We have unemployment, not structural unemployment
The term "structural unemployment" gets bandied about a lot, but it isn't explained very clearly or very often. In a nice column for Project Syndicate, Brad DeLong explains what structural unemployment is, and how we know we're not facing it:
Let us remember what structural unemployment looks like. The economy is depressed and unemployment is high not because of slack aggregate demand generated by a collapse in spending, but instead because “structural” factors have produced a mismatch between the skills of the labor force and the distribution of demand. The structure of demand by consumers is different from the jobs that workers are capable of filling.
For example, suppose that you have many workers qualified and skilled to work in construction, but households have decided that their houses are more than large enough, and wish to fill them with manufactured goods. This would produce structural unemployment to the extent that the ex-construction workers could not do things in manufacturing that would make it worthwhile for manufacturing firms to hire them.
In that case, we would expect to see construction depressed: firms closed, capital goods idle, and workers unemployed. But we would also expect to see manufacturing plants running at double shifts – the money not spent on construction has to go somewhere, and, remember, the problem is not a lack of aggregate demand. We would expect to see manufacturers holding job fairs, and when not enough workers showed up, we would expect to see manufacturers offering higher wages to attract workers into their plants, and then raising prices to cover their higher costs.[...]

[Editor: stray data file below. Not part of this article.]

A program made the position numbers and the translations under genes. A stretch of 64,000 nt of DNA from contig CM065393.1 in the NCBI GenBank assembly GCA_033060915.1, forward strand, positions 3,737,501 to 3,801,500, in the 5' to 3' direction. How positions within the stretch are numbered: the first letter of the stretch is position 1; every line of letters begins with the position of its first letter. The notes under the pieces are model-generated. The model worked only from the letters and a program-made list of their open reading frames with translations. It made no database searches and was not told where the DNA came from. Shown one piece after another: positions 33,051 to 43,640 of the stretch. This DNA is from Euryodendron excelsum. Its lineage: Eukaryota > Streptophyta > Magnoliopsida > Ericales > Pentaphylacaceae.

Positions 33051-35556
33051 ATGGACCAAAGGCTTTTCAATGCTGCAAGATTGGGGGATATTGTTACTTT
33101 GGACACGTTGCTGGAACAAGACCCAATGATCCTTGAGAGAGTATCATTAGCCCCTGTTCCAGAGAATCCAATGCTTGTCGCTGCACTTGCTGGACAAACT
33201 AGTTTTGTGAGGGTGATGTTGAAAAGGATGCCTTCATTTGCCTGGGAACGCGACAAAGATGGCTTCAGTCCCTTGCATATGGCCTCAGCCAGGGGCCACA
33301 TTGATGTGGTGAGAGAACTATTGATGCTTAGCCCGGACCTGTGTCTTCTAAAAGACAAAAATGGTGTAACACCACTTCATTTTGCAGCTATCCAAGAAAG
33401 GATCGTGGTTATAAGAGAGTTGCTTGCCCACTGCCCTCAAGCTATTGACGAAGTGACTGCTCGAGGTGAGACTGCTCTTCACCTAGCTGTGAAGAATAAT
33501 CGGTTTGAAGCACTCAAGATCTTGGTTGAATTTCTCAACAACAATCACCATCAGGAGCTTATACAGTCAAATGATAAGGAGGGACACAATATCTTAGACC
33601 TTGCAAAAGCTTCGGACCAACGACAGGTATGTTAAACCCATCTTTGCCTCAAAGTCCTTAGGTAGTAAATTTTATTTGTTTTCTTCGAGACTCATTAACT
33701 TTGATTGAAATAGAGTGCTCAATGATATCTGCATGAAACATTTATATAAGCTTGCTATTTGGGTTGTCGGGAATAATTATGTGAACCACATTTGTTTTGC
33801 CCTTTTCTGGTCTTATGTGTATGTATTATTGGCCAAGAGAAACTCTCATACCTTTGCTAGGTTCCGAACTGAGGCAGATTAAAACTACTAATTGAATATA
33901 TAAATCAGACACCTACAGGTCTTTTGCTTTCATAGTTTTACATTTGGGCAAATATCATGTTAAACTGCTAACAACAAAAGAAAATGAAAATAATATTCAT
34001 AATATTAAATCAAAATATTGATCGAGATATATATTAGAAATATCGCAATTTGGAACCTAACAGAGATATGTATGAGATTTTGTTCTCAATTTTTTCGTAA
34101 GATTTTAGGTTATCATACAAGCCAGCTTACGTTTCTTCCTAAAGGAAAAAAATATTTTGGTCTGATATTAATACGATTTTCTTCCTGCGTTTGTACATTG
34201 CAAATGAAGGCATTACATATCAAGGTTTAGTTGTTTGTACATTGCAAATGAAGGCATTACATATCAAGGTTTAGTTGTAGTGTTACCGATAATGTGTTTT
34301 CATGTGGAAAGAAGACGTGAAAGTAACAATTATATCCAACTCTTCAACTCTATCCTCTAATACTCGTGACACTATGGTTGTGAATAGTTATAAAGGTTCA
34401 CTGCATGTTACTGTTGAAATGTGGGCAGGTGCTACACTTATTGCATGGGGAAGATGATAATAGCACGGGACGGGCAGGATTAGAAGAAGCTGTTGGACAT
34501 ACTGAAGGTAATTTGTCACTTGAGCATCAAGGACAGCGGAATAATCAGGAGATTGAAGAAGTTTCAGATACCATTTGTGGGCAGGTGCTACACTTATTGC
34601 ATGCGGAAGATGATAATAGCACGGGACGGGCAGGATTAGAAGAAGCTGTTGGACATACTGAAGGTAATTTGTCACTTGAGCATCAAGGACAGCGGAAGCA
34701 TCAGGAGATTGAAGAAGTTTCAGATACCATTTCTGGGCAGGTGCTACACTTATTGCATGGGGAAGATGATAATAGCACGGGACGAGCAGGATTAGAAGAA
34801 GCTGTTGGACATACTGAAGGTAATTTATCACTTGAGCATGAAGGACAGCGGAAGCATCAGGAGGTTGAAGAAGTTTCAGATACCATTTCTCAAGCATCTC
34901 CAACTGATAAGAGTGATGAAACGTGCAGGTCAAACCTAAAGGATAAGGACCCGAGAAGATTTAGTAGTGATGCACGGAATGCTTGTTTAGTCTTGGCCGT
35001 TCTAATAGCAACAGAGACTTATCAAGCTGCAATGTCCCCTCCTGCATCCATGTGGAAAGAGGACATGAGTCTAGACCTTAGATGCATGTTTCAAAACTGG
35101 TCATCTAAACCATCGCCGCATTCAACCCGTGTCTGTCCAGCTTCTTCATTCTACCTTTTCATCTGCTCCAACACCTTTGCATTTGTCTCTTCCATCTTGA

That is what “mismatch” structural unemployment looks like – and it is not what we have today, at least not in Europe and North America. In the past three years, employment in construction has shrunk, but so has employment in manufacturing, wholesale trade, retail trade, transportation and warehousing, information distribution and communications, professional and business services, educational services, leisure and hospitality, and in the public sector. Employment is up in health care, Internet-related businesses, and perhaps in logging and mining.
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